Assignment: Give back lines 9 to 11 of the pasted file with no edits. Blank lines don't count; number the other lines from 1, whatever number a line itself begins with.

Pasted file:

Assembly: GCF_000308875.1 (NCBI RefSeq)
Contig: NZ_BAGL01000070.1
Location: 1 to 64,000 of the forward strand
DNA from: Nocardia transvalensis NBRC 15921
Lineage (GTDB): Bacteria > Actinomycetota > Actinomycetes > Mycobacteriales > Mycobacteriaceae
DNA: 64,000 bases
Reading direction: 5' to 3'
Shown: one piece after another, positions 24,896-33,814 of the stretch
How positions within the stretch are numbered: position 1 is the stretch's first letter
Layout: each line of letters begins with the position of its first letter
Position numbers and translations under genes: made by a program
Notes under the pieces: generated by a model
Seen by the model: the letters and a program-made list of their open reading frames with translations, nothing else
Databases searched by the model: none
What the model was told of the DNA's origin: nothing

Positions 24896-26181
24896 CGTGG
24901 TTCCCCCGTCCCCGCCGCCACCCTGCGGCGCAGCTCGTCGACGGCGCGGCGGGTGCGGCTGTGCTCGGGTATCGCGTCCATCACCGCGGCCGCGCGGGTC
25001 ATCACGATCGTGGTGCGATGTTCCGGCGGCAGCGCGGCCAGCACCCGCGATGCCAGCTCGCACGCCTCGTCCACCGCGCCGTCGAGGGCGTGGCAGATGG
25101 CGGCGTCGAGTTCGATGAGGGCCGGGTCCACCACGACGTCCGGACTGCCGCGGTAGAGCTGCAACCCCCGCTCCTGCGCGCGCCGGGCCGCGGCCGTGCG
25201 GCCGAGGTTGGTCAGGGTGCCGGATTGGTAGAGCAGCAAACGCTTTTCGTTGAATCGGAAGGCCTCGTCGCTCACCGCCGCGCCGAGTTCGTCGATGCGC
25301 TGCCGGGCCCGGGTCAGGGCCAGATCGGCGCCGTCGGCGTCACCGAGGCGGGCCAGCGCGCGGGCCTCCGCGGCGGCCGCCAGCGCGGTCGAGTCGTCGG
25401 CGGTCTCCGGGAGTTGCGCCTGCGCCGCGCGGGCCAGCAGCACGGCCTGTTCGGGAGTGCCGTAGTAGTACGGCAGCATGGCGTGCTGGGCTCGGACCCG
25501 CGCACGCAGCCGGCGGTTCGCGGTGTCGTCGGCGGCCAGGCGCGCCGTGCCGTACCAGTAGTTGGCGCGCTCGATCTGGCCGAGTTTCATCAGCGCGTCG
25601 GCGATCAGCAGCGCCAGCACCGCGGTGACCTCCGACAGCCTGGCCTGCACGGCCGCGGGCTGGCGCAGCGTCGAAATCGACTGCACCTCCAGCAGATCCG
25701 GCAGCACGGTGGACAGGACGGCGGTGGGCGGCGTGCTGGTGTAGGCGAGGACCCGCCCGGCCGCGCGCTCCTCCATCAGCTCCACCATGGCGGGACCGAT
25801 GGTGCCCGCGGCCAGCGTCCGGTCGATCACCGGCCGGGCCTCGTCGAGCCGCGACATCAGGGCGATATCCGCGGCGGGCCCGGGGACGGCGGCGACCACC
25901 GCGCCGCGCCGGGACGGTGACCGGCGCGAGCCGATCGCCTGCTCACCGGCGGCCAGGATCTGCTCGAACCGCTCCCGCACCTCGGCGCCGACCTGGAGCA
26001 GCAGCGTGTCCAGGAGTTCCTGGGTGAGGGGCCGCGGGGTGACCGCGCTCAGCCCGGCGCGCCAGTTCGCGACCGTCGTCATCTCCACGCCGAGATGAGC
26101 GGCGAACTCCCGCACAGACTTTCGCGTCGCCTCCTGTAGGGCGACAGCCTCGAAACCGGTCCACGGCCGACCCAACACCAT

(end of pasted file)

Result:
How positions within the stretch are numbered: position 1 is the stretch's first letter
Layout: each line of letters begins with the position of its first letter
Position numbers and translations under genes: made by a program